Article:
4. Add vanilla extract & orange zest; mix until well combined. Spray a rubber spatula or your hands with cooking spray. Spread gelatin mixture evenly into pan using prepared spatula or your hands. Spray a sheet of plastic wrap with cooking spray and place, spray side down, on top of marshmallows. Let stand for 2 hours.
  5. Carefully remove marshmallows from pan. Remove all plastic wrap and discard. Cut marshmallows into 2-inch squares using a sprayed sharp knife. Place Blood Orange-infused confectioners’ sugar in a large bowl. Working in batches, add marshmallows to bowl and toss to coat.

Blood Orange-Infused Confectioner’s Sugar

In a small airtight container combine:

  • 1/2 C confectioner’s sugar 
  • 1 tsp Blood Orange zest

Let the flavors “marinate” for 2-3 hrs; or ideally overnight. 

To use sift onto marshmallows or other foods. Small bits of zest may be present, and that’s OK!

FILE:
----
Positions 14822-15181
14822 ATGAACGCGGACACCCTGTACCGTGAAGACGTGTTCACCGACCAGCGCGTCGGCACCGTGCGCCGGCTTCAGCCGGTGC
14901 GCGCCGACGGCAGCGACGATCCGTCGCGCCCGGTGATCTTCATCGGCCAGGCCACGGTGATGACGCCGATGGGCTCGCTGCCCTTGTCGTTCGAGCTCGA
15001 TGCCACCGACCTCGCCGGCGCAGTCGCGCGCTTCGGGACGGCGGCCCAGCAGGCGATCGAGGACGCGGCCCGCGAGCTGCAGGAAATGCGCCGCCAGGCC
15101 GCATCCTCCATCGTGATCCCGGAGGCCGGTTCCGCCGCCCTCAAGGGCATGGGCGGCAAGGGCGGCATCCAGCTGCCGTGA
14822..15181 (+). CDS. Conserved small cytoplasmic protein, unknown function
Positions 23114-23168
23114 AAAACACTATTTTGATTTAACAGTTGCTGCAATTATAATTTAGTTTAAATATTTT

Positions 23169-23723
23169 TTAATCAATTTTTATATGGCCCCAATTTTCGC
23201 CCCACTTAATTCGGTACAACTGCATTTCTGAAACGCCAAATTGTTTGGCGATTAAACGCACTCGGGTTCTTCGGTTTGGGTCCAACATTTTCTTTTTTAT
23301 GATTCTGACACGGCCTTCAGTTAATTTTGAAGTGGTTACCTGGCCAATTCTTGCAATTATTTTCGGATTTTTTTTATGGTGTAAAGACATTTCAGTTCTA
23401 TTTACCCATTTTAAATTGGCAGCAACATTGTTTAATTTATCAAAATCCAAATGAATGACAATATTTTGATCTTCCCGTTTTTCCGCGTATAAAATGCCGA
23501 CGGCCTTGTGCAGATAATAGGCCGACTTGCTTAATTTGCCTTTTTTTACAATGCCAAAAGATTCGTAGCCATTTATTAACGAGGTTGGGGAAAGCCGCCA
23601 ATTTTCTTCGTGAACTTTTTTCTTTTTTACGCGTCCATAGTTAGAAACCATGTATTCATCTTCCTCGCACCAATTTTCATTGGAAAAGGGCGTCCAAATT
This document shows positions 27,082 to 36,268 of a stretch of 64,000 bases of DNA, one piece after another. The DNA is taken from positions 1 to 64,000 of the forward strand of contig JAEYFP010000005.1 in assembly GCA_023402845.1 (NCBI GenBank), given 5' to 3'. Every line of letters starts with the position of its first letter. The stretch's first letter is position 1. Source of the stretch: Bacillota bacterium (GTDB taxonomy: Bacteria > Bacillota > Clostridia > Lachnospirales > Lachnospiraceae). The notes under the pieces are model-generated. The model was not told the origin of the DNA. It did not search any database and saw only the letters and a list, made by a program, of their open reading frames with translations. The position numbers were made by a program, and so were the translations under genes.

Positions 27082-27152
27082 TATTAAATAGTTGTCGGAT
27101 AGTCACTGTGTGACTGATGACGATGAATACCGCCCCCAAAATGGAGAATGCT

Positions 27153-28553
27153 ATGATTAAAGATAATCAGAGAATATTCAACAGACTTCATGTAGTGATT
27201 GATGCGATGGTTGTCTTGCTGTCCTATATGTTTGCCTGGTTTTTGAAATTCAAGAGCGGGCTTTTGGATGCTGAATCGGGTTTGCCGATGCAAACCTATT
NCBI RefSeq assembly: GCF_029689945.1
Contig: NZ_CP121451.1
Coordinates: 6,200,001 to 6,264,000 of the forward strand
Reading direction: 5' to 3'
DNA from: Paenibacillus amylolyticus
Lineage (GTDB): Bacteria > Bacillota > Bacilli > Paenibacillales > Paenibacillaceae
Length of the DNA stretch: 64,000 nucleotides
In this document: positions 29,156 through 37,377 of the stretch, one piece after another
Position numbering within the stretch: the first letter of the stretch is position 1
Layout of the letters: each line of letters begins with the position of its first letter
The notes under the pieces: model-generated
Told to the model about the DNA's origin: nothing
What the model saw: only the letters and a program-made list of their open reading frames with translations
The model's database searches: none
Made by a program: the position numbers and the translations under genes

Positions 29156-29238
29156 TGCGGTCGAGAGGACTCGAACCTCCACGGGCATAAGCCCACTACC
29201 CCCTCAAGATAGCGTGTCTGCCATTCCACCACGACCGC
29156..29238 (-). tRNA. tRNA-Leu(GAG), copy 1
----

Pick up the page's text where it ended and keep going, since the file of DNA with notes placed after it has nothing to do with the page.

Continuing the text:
ICYMI: Marshmallow Reminders:

  • If you want to add extra coloring to your marshmallows, add the coloring to the gelatin/water mixture. This makes it difficult to gauge the exact color you will end up with, but if you add the color after mixing you will deflate your marshmallow. In fact, if you do/add anything after mixing your marshmallow will deflate. Sadness.
  • Marshmallows smell funky before your flavorings are added. I guess this is is the smell of the gelatin. I have found that adding vanilla or another extract in its place alleviates the funk.
  • These marshmallows are softer than store-bought ones. I don’t know why. But overall, that’s a good thing. 

Love Blood Oranges? Want to give my Blood Orange Marshmallows a try? Get some delivered right to your door with an order from my Etsy shop, Mise en Place Gourmet. For a limited time!!